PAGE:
By Trent Rentsch
It’s not that I’m afraid of going to the dentist, mind you. I only ask for gas because I don’t like pain. Sure, you may be of more rugged stock, but as far as I’m concerned, that 98 pound Hygienist has the capacity to inflict more pain with a roll of floss than an army of ninjas with a mile of barbed wire.
Yes, I said Hygienist. Yes, I get gas when I’m “only getting my teeth cleaned.” Sue me. Not only does it curb the agony, but I find it rather entertaining. Even at my most coherent, I find the damndest things funny, but you add nitrous to the mix and, well, even mouthwash can make me giggle like a 4 year-old. My last visit, I had most of the office laughing along with me, even though I couldn’t tell them why, what with a mouth full of fingers and pointy things (for the record, someone walking by had used the word “squinty.” Yes, they gas me up real good).
The office I go to has equipped each room with a TV, and they’re very committed to making sure that it’s on the channel “I want” before they start. I’m insistent that the hygienist turn it to whatever SHE wants; first, because I know I’m going to be yukking it up with the Care Bears and not paying much attention anyway, and second, because I want the wielder of the plaque scraper to be happy. Since I go first thing in the morning (so I don’t have a chance to talk myself out of it), the choice is usually one of the talking head morning news shows, and my last visit was no exception. What was an exception was that I actually learned something of value from a talking head morning news show… and it wasn’t just the gas talking.
About the time that she was digging around waaaaaaaaaaaay in back, behind one of my wisdom teeth (yeah, I know I should have them out. Don’t start...), I tuned back in enough to notice some newscaster, sing-songing her way through a few stories. At first, her words were almost hypnotic… like waves on the ocean, as her cadence rolled up and down and up and down and up and… and that’s when it hit me. Her inflection had nothing to do with the stories she was reading… she was simply READING. Emphasis had nothing to do with the importance of the words, it was simply where her cadence happened to be at that time… like an auctioneer on, well, nitrous. It was wrong, so wrong that it wasn’t funny. Of course, under the circumstances, it WAS funny, so, cue the giggle box…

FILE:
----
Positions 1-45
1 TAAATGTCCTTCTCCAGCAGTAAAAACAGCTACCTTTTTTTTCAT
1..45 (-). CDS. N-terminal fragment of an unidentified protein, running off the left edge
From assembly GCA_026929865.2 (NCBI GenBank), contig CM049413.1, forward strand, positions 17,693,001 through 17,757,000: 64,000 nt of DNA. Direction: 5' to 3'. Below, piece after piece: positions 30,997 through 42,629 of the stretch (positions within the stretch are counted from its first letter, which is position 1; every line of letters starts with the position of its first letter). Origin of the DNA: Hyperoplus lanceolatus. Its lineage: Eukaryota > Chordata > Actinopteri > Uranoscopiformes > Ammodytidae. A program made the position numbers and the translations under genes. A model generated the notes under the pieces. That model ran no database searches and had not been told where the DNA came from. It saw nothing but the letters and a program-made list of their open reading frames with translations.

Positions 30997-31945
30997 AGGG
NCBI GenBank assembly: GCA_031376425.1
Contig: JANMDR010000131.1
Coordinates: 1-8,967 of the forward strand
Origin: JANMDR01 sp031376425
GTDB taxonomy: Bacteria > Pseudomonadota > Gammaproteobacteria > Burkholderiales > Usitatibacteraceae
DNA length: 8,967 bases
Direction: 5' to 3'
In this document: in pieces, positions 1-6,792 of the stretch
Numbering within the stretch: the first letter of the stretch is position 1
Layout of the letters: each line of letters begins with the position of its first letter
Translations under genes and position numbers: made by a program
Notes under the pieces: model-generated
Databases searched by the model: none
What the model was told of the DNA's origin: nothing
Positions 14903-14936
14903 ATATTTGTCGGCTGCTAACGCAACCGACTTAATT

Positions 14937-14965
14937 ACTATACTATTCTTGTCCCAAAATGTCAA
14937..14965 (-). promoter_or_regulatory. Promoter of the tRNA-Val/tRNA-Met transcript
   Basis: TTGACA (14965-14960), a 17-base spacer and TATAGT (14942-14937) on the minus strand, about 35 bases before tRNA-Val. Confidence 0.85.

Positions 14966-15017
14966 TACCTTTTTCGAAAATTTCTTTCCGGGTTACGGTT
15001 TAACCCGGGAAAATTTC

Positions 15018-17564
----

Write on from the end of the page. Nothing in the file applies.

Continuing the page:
I’m surprised that it stuck with me, but when I came back down to earth (forking out that co-pay sobers me up fast), I realized how frustrated I would be if I had written those news stories, only to hear the words spewed out as if they had no importance, no weight. I’ve always preached that “it all starts with the words,” but if the delivery of those words is wrong, it doesn’t matter how perfectly constructed a script is.
In a perfect world, at least as far as interpretation goes, the copy writer would also be the producer, voice talent and director. Of course, for the most part, that’s neither practical nor possible. The next best thing would be to have a producer who “gets it,” directing the voice talent, but even that’s rare these days, between insane workloads and talents who not only don’t work in the building, but might actually be half way around the world. So, how does the intent of the words get into the head, and eventually out of the mouth of the talent? No, really, I’m asking you, because I have yet to find a fool-proof system.
Because I don’t write copy in “all caps,” I sometimes do capitalize the words I want to emphasize, or use bold type, or underline… but honestly, none of that guarantees that I’ll get what’s in my head from a voice talent, and frankly, I’m lucky enough to be working with some of the best in the business. There are times when I do have to jump on the phone and direct them, not because they aren’t gifted at what they do, but because something just didn’t come out right.
Nothing can destroy the power of a script, a sentence, even a single word, more than bad interpretation. So I continue to look for better ways of communicating my intent to my talents. Because I’d rather get another root canal than hear one of my scripts misread. OK, maybe not, but you get my meaning…